Florida Governor Candidates Feud on Abortion, Right to Life Backs Them Both
by Steven Ertelt
August 4, 2010
Tallahassee, FL (LifeNews.com) — The two Republican candidates for governor have been feuding for months on the issue of abortion, with each trying to extol their pro-life virtues and issues statements and research showing the other is supposedly pro-abortion. But Florida Right to Life has given both an "A" grade and recommends them to voters.
The race between Bill McCollum and Rick Scott at first blush would give McCollum, the former congressman, an edge over Scott, the former hospital executive and military veteran.
That’s merely because McCollum has a lengthy pro-life voting record from his time in the House of Representatives. He voted pro-life dozens of times and earned a 100% pro-life voting record from the National Right to Life Committee for his last two terms in office by opposing both abortion and assisted suicide.
But Rick Scott says he, too, is pro-life.
"I am pro-life. I believe strongly in the sanctity of human life. I believe Roe v. Wade should be overturned, and as governor, would appoint judges who apply law and not impose their political agenda on the people, which was what was done in 1973 when Roe was wrongly decided," he says in an audio file on his web site.
Scott also says he disagrees with the recent decision by pro-abortion Gov. Charlie Crist to veto a bill that would have allowed women a chance to see an ultrasound of their unborn child before an abortion.
"As governor, I would have signed the pro-life ultrasound legislation that has passed both house of the Florida legislature and was vetoed by Charlie Crist for political reasons," he said. "This important legislation not only demonstrates that abortion is the taking of an innocent human life but also prevents Florida taxpayers from funding abortion through the federal health care plan that recently passed Congress."
But, McCollum’s campaign says it has evidence showing Scott has profited from abortions when he was CEO of Columbia/HCA.
Scott has been asked numerous times at campaign stops about what the McCollum campaign has said in ads and mailers was his failure to
stop elective abortions at his hospitals. Scott has been accused of making decisions as minute as switching the brand of soda in vending machines (from Coke to Pepsi) to save money but not ending the policy allowing abortions at his hospitals.
Scott has also come under fire for owning a chain of pharmacies in California named Pharmaca that sell the morning after pill.
Scott spokeswoman Jennifer Baker, previously responded to the charges in comments to the Florida Independent.
HCA abided by all conscience clauses including with hospitals that had Catholic, Baptist and other religious affiliations. HCA even lost a $43 million judgment when our doctors successfully fought to save the life of a special needs child even though the parents wanted the child to die," she said. "When a company is willing to lose that amount of money to save human life its position on life issues is clear and self-evident."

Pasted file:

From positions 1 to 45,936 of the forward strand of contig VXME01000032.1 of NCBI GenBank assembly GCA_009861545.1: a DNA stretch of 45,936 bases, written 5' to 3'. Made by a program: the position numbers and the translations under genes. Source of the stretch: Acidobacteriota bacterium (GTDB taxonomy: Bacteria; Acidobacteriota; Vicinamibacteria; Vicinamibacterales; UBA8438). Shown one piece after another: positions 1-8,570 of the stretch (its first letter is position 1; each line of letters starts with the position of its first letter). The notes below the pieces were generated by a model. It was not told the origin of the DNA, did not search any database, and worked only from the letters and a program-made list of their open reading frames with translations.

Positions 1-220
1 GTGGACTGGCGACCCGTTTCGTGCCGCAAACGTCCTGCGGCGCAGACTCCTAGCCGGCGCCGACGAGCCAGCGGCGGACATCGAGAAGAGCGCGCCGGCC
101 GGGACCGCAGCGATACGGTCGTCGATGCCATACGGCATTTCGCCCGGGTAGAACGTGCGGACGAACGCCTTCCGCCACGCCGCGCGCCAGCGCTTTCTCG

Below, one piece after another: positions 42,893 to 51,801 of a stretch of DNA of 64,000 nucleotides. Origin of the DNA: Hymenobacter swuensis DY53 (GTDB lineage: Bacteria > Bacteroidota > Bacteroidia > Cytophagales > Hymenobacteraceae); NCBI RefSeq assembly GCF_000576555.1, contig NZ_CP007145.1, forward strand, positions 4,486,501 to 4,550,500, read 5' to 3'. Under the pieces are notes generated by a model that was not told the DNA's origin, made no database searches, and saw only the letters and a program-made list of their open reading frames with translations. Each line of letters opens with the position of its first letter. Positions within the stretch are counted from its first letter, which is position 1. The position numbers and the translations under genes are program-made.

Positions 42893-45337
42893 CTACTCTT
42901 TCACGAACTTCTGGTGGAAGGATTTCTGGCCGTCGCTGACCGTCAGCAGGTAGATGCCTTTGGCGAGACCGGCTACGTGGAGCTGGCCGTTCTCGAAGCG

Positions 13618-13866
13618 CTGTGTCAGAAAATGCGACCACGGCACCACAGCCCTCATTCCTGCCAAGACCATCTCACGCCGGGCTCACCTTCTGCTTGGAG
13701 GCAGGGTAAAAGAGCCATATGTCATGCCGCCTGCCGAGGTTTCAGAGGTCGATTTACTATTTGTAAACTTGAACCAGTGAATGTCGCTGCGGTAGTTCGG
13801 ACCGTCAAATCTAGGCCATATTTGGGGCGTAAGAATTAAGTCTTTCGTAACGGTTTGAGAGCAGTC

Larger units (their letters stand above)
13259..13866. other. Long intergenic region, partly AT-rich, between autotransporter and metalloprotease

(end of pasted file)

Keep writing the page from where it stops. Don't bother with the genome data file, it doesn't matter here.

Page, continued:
Scott, in that audio file on his web site, defends his pro-life record on health care issues.
"As chairman of Conservatives for Patients Rights, I worked with like-minded organizations in opposing abortion coverage in the ObamaCare bill," he said. "As governor, I will be an advocate for pro-life issues."
The Scott campaign responds with its own charges that McCollum "takes campaign contributions from lobbyists for Planned Parenthood yet now attacks about abortion."
"Bill McCollums lobbying firm took $100,000 from abortion providers. In 2001, McCollums firm, Baker & Hostetler, accepted $80,000 from the Federation of American Hospitals, and in 2002, FAH paid the firm another $20,000," his web site says.
But the campaign web site FactCheck.org says Scott’s campaign "mangles facts."
It says the Scott campaign "wrongly equates FAH with abortion providers. FAH is a trade group that represents hospitals. Its not in the business of providing care; it primarily lobbies the federal government on Medicare and Medicaid reimbursement issues."
"Furthermore, McCollums connection to FAH is tenuous at best. McCollum joined Baker & Hostetler as a partner in 2001. At the time FAH already had been a paying client, beginning in 1999. McCollum did not work on the FAH account, lobbying almost exclusively for the financial services industry, according to a client list provided by the McCollum campaign," it noted.
In the end, despite the allegations on both sides, it appears the state’s single issue pro-life group believes both candidates are sufficient pro-life for pro-life voters to support.
Florida Right to Life has given both Scott and McCollum an "A" rating.
"In the case of A and A+ ratings, we are recommending that a vote for any candidate with an A or A+ rating is a vote for a pro-life candidate," it says on its web site.
The rating signifies "there is more than one pro-life candidate in the race, and the candidates have returned a 100% pro-life questionnaire."
Florida Right to Life President Carrie Eisnaugle told FactCheck her group considered Scott’s claims of McCollums alleged connections to abortion businesses pretty tenuous" and it apparently considers McCollum’s claims about Scott far-fetched as well given its pro-life rating for him.
Related web sites:
Florida Right to Life – https://frtl.homestead.com
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